Apart from the Hrishikesh-Karnaprayag line, work on the 30-km stretch of the Murkongselek-Pasighat segment has been started by North Frontier Railways. Government officials who are part of the project point out that this segment is a flat track and that the real challenges lies ahead, in the rest of the track from Tezu to Rupai. The cost of the 30-km stretch is expected to be around Rs 10 crore per km.

Official sources say that recently the Uttarakhand chief minister had asked for the projects in the state to be speeded up, but the cost involved is proving to be a hurdle. Sources in the Planning Commission say that “unfortunately” these projects are not on the priority list for funding. “Although we understand that these projects cannot be placed in the same category as other projects, but there is currently no consensus on resource allocation,” says a senior official in the Planning Commission.

Other officials maintain that these projects need to be phased out. “We are in consultation with the defence ministry so that it can identify the priority projects. A cost-sharing formula also has to be agreed on between the ministries of defence and finance and the Planning Commission,” says an official.

A final location survey might also be needed before funds for the projects are allocated. “Usually, the project gets the money after the preliminary survey, but in this case, keeping the cost escalations in mind, we might want to have a detailed project report first,” says an official.

Apart from the costs, the tough terrain also poses a challenge. Experts say India does not have any experience of building rail tracks at high altitude and in tough terrains like those in the Himalayas.

There is no good news with regard to road construction either. The Cabinet Committee on Security had set the deadline of 2012 for the completion of 73 key road projects which were classified as India-China Border Roads.

The defence ministry has been pushing for faster construction of these 73 roads that can be used around the year and can sustain harsh weather conditions. About 15 of them have been completed till now. A study done by CLAW points out that the construction of roads in the Northeast has been put under the Special Accelerated Road Development Programme for the North East. The project, divided into two phases, will undertake the construction of 1,300 km in the first phase and 5,700 km in the second. The deadline is 2013. About 36 out of these 73 roads are in Arunachal Pradesh, given its proximity to China.

The worry is not without reason. China has built a network of integrated highways and subsidiary/feeder roads that connect the Tibet Autonomous Region to border areas with India, Nepal and Bhutan. It has developed 58,000 km of road network in Tibet, which includes five major highways and subsidiary roads, says a study by CLAW.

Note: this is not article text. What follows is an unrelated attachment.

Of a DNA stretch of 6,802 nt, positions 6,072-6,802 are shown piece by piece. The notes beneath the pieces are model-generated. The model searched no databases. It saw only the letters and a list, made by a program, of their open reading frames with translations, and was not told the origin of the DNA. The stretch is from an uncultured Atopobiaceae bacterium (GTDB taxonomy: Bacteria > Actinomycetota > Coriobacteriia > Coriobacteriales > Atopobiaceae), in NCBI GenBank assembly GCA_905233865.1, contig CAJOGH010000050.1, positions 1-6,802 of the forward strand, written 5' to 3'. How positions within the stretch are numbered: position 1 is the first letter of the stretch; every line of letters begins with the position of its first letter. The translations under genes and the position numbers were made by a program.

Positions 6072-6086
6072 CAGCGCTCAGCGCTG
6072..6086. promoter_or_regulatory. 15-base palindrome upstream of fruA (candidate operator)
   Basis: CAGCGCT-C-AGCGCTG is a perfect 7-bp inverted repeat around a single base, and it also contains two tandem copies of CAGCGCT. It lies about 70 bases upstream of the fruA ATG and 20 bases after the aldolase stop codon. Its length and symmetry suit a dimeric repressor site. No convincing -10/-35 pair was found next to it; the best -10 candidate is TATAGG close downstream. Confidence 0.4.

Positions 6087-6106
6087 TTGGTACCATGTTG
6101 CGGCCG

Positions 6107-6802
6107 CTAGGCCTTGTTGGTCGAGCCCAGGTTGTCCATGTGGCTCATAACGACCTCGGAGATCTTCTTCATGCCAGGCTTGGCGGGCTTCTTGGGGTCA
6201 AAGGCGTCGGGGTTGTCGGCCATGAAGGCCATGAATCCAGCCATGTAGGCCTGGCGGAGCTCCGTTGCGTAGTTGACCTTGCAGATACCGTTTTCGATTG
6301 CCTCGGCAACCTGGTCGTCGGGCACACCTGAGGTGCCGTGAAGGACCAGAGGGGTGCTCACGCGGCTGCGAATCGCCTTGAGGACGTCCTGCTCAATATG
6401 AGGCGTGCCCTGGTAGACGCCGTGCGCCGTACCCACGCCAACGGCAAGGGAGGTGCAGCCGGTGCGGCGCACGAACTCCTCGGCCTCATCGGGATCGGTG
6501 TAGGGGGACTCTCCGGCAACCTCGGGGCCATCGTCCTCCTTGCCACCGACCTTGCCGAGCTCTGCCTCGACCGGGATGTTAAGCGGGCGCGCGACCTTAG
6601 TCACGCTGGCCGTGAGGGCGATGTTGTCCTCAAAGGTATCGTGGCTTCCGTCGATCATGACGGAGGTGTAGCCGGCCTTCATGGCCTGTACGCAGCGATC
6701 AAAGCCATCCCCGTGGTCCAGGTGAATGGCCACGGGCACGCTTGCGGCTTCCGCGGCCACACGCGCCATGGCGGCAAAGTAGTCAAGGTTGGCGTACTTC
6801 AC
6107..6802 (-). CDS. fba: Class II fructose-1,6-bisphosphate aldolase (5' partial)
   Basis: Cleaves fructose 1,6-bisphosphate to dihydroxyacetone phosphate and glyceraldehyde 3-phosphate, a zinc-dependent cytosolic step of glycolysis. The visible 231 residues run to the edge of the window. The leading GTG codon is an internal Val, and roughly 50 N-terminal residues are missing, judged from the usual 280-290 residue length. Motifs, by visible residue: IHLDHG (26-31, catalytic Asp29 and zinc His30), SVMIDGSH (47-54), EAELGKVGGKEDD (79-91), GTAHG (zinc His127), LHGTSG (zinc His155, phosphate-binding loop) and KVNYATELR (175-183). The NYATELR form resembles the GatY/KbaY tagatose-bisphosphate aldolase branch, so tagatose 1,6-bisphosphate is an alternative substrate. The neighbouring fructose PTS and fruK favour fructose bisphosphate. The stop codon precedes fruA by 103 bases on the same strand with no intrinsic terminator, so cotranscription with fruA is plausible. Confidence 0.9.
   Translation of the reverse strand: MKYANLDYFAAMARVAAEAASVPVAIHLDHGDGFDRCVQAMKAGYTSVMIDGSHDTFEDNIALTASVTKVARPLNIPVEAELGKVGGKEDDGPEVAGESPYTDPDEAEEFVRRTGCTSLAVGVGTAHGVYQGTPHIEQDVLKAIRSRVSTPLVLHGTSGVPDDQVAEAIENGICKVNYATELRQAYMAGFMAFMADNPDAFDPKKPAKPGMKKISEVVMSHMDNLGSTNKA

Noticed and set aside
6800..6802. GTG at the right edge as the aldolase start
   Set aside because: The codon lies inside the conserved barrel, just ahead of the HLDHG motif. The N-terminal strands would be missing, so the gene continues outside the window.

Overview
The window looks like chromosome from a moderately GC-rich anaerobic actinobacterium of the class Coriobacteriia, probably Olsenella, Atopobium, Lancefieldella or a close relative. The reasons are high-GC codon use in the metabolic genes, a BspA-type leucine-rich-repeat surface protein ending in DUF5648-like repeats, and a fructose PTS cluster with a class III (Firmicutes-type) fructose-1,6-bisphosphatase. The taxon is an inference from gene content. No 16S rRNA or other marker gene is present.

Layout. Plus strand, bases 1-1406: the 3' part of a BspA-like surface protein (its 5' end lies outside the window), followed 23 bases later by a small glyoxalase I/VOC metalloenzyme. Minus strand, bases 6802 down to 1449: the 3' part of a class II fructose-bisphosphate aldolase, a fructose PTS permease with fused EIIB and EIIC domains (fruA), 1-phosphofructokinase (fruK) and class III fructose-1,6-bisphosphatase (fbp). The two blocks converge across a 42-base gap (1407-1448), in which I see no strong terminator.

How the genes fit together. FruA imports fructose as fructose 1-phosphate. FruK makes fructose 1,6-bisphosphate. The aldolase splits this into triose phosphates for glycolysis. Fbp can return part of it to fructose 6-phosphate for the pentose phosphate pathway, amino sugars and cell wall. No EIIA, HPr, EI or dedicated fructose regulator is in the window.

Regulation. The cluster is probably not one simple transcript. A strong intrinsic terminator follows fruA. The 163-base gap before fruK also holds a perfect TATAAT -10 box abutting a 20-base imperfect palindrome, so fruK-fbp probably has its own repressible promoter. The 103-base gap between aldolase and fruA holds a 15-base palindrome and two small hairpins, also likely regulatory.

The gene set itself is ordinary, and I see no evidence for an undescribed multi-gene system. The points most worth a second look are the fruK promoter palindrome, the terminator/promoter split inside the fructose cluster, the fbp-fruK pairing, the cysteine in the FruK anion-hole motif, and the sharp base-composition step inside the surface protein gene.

The Yunnan-Tibet highway holds strategic importance for India, as the Chinese army is currently building an eastern theatre opposite to that of India. China is also heavily investing in border areas by constructing new airfields and upgrading new advanced landing grounds. “The construction of airfields and advanced landing grounds closer to Indian borders boosts the PLA Air Force fighter aircrafts’ striking range and provides PLAAF the ability to strike and engage targets in India on a broad front and in depth,” says Chansoria.

Delay from the Indian side to boost the infrastructure will have long-term effects on India’s overall bargaining power, especially with China, says a former defence officer on the condition of anonymity. A study has also revealed that low infrastructure development also makes India “more vulnerable to manipulation of river water”. In 2004, after China informed India that an artificial lake had formed on Pareechu river, a tributary of Sutlej, India was denied the permission to assess the causes of its formation, causing suspicion that the lake was man-made.

Dahiya points out that poor infrastructure also leaves out the emotional integration of people. “It makes people disconnected and gives the enemy a chance to fuel local unrest and take advantage of the situation.”

The rail links, assert experts and defence officials, are fundamentally important to national security as we already lose out on the competition with China.